we "borrowed" 10 from the 34, but since we have 3-3 = 0 in the "10's column", he (it? the 34 i mean) has none to actually lend, so he winds up "10 in debt" (-10). the 10 borrowed is "positive" so we get 14-8 = 6 in the ones column. so our "total" is -10+6 = 6+(-10) (because a+b = b+a, for any two integers). and:
6+(-10) = 6-10. this is now the second subtraction we have to do "to get the answer":
....6
..-10
------
oh dear. see the problem? trying to apply the same methodology leads us again to 6-0 = 6 in the 1's column, and 0-1 = -1 in the 10's column. we're stuck.
the deeper question being glossed over here is: why does "borrowing ones" work?
let's look at an easy example to see what is REALLY going on:
22 - 8.
one first begins by trying to subtract 8 from 2. well that doesn't work so well (8 is bigger than 2, but we feel that 22 is bigger than 8, so we shouldn't need "negatives").
but what, exactly do we MEAN when we write "22"?
it's an ABBREVIATION, the actual "long form" is:
22 = 2*(10) + 2*(1).
writing 8 the same way:
8 = 0*(10) + 8*(1)
then:
22 - 8 = 2*(10) + 2*1 - [0*(10) + 8*1]
= 2*(10) + 2*1 - 2*(10) - 8*1 = [2*(10) - 0*(10)] + [2*1 - 8*1] (the fact that we can re-arrange the sum and the parentheses are two laws of numbers called associativity and commutativity. these laws are "hidden from view" in ordinary arithmetic, but they are why it WORKS).
now we take advantage of the single most important rule in all of arithmetic: the distributive law. the stuff inside the brackets becomes:
[(2 - 0)*(10)] + [(2-8)*1] (this is the whole POINT of "adding/subtracting in columns", we can separate the 1's, 10's and 100's (etc.) columns and add them "one at a time" using SINGLE DIGIT operations, which are easier to work with).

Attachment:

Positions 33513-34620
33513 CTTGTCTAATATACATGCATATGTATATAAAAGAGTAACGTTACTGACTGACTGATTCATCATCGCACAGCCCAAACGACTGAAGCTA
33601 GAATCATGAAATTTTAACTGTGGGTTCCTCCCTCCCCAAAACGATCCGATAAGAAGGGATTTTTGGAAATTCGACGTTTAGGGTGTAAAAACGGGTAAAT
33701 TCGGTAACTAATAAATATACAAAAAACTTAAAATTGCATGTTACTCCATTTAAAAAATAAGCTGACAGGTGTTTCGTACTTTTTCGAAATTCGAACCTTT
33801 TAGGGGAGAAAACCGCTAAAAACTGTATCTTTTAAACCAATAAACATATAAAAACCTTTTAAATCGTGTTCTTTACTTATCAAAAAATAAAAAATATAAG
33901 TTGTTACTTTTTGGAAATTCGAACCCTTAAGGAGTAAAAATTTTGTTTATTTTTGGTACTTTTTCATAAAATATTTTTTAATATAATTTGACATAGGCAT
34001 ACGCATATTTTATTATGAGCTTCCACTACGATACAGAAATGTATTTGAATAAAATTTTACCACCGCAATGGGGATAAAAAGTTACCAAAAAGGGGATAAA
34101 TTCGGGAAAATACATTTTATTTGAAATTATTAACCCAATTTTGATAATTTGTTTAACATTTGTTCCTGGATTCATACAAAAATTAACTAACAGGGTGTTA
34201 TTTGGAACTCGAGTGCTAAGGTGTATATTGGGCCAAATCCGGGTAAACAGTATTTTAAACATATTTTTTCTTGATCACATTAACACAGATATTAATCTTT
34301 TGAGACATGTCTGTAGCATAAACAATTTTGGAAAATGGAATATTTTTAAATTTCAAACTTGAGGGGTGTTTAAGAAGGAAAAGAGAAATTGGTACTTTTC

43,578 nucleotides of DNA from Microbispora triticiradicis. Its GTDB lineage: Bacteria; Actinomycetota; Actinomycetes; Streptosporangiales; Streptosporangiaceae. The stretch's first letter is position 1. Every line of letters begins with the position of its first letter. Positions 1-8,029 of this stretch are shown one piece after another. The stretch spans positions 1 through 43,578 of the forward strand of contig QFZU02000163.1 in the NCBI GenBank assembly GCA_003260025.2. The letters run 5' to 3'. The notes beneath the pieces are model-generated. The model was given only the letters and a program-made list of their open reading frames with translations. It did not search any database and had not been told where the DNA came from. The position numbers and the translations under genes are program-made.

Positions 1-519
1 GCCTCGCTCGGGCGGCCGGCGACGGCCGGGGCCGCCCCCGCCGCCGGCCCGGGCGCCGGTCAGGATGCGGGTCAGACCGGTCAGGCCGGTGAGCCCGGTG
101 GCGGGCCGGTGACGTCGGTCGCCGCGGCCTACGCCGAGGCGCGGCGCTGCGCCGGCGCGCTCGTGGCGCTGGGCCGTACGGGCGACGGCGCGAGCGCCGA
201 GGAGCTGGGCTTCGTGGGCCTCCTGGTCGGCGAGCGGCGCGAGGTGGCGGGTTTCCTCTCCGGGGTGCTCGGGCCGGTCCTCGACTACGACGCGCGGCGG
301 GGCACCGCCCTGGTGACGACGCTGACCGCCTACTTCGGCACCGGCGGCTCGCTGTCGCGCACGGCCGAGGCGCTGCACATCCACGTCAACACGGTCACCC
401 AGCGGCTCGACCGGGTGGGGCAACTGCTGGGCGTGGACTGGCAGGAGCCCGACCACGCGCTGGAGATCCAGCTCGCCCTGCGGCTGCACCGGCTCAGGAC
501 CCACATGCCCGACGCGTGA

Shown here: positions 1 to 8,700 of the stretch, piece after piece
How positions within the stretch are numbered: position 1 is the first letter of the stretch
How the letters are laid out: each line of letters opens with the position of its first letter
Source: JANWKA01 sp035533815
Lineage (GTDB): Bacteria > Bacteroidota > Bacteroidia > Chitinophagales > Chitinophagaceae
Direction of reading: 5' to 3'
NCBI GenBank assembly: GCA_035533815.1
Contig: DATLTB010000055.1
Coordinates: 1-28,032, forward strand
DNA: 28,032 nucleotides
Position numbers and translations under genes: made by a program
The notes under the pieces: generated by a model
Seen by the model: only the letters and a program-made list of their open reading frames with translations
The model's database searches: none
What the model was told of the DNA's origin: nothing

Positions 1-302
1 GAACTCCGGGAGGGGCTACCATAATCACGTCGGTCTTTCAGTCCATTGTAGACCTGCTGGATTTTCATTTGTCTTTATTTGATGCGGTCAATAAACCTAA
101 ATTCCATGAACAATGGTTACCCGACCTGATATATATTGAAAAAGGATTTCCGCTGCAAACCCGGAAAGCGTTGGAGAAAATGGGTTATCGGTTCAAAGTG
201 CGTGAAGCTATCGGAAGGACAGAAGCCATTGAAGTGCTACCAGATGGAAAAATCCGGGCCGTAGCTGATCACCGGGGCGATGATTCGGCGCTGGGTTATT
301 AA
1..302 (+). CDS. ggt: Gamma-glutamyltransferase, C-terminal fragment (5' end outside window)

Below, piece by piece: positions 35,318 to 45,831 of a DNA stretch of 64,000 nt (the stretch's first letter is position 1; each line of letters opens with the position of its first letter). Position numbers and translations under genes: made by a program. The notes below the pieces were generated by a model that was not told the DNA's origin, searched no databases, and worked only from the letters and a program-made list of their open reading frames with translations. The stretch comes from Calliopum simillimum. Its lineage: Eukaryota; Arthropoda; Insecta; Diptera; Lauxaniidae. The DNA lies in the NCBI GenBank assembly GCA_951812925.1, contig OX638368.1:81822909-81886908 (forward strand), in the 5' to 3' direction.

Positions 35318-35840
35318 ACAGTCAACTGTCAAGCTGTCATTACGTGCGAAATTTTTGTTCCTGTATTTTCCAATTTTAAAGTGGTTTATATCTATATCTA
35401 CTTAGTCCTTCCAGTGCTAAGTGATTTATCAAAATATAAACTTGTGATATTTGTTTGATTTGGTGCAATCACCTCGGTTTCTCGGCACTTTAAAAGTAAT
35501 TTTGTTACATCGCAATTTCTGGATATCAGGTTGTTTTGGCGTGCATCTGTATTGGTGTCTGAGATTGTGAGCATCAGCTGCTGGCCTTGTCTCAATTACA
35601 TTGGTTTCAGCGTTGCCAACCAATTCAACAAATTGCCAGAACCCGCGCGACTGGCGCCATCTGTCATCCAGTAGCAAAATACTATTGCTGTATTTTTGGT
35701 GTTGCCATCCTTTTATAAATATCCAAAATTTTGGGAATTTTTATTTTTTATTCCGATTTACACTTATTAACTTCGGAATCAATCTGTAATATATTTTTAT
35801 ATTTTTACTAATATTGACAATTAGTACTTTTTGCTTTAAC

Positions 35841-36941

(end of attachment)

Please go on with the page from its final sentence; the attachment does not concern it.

now the 2 - 0 gives us no trouble: 2 - 0 = 2. the 2 - 8, on the other hand, leaves us with 20 + -6 = 20 - 6, which leaves us in a similar position as where we started.
the common solution to this is to "borrow 10" from the 20 (leaving it as just 10). that is:
22 = 10 + 12, so:
22 - 8 = 10 + 12 - 8 = 1*(10) + 0*(1) + 1*(10) + 2*1 - 0*(10) - 8*1
= [1*(10) - 0*(10)] + [1*(10) + 2*1] - 8*1 = [1*(10) - 0*(10)] + 12 - 8*1 = [1*(10) - 0*(10)] + (12)*1 - 8*1
= [(1 - 0)*(10)] + [(12 - 8)*1] = 1*(10) + 4*1 = 10 + 4 = 14
now, if THAT seems complicated to you, you're right, it IS. arithmetic is very complicated, numbers have a lot of "internal structure" (the technical term that the pros use is: "a euclidean domain (ring) of characteristic 0, additively generated by 1"). arithmetic involves keeping careful track of "what happens in every column" (and perhaps it's clear why accountants get paid so much).
learning to do it "by rote" hides most of this structure from view..understandable, small children cannot be expected to grasp the subtlety of abstract algebra. but YOU, as a teacher, should realize "there is more going on here than meets the eye".
trying to subtract the way you envision it, is needlessly complicated, take for example:
999 - 1000:
you'll have 3 separate "mini-subtractions" to work out, before you can get the answer, whereas writing:
99 - 1000 = -(1000 - 999)
allows one to just subtract 999 from 1000 "the normal way" and stick a minus sign in front. much simpler.
Thank you very very much! That's incredibly helpful I will definitely use that kind of description to point out her mistake and explain the correct way in doing things.. I guess this is where your knowledge of numbers is really tested! It's crazy to think that such a simple question actually goes so deep into maths!
Thank you very much again for all of your time and effort, it is really appreciated!
Take care.